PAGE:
WELL, AT LEAST there's Andre Ward. If not for the 20-year-old light heavyweight, who alone among his supposedly talented teammates won a gold medal on Sunday, the U.S. might have been sufficiently embarrassed to just drop the sport. As it is, Ward's medal, along with a bronze for middleweight Andre Dirrell, amount to the worst showing by a U.S. team since 1948 and extends a steady decline in its Olympic performance.
But as we said, at least there's Ward, who was the opposite of his underachieving brethren. Matched with bigger and more experienced fighters every bout, he was somehow able to gather inspiration. In his biggest fight earlier in the week, he reread the story of David and Goliath to motivate himself against the Russian world champion, Evgeny Makarenko, and beat him 23-16. Then, in his gold medal bout on Sunday, he imagined his father, Frank, dead two years now, watching him from the stands. A 20-13 victory over Belarus's 26-year-old Magomed Aripgadjiev followed.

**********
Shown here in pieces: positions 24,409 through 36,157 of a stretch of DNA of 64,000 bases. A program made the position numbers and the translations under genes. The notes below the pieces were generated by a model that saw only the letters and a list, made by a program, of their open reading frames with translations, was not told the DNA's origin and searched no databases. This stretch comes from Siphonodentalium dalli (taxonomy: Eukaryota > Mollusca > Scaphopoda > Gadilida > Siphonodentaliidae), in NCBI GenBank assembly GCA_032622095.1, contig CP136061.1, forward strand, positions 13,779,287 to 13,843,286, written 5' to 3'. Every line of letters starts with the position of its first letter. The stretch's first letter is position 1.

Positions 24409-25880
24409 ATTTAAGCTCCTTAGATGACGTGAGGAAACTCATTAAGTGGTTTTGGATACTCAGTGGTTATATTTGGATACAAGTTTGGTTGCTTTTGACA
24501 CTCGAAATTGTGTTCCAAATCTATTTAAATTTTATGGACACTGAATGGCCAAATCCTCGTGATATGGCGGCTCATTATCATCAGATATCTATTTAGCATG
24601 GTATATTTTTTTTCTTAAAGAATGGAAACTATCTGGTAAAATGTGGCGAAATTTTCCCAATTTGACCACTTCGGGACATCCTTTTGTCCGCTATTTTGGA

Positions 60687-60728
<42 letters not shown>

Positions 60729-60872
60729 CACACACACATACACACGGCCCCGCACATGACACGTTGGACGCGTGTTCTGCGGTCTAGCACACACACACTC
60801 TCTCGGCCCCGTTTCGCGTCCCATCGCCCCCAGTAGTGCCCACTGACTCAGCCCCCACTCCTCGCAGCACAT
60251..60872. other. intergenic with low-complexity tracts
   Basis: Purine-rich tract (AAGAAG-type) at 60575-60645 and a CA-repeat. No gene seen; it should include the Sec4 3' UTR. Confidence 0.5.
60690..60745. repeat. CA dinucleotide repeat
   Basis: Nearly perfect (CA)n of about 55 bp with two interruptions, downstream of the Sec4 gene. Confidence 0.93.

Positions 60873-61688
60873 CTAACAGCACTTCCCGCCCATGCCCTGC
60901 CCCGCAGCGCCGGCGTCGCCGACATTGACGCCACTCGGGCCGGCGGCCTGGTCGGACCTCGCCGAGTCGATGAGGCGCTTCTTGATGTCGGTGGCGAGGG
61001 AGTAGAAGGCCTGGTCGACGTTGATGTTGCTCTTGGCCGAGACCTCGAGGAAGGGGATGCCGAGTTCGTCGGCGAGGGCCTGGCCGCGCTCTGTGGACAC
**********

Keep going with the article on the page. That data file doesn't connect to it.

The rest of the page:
Except for Dirrell, whose Olympic run was halted last Friday, the other U.S. boxers were not so easy to galvanize. Although there were the usual complaints about scoring, it was plain that the U.S. team, as usual, was simply not experienced, smart or even dedicated enough. When super heavyweight Jason Estrada bombed out in his medal match against a guy he'd beaten in another competition, he just shrugged it off and said, "If I'm gonna lose, I'm gonna lose getting hit as little as possible." That's the spirit.
The U.S. hasn't had a truly good non-boycotted Olympics since 1976--Sugar Ray Leonard et al.--and declining medal counts (there were four in Sydney, and that seemed disgraceful at the time) do not inspire hope. But this is a big country, and it's hard to believe there aren't at least a couple more Andre Wards out there. --Richard Hoffer
Photograph by Al Tielemans
The hand speed of Ward (red) was decisive in the final.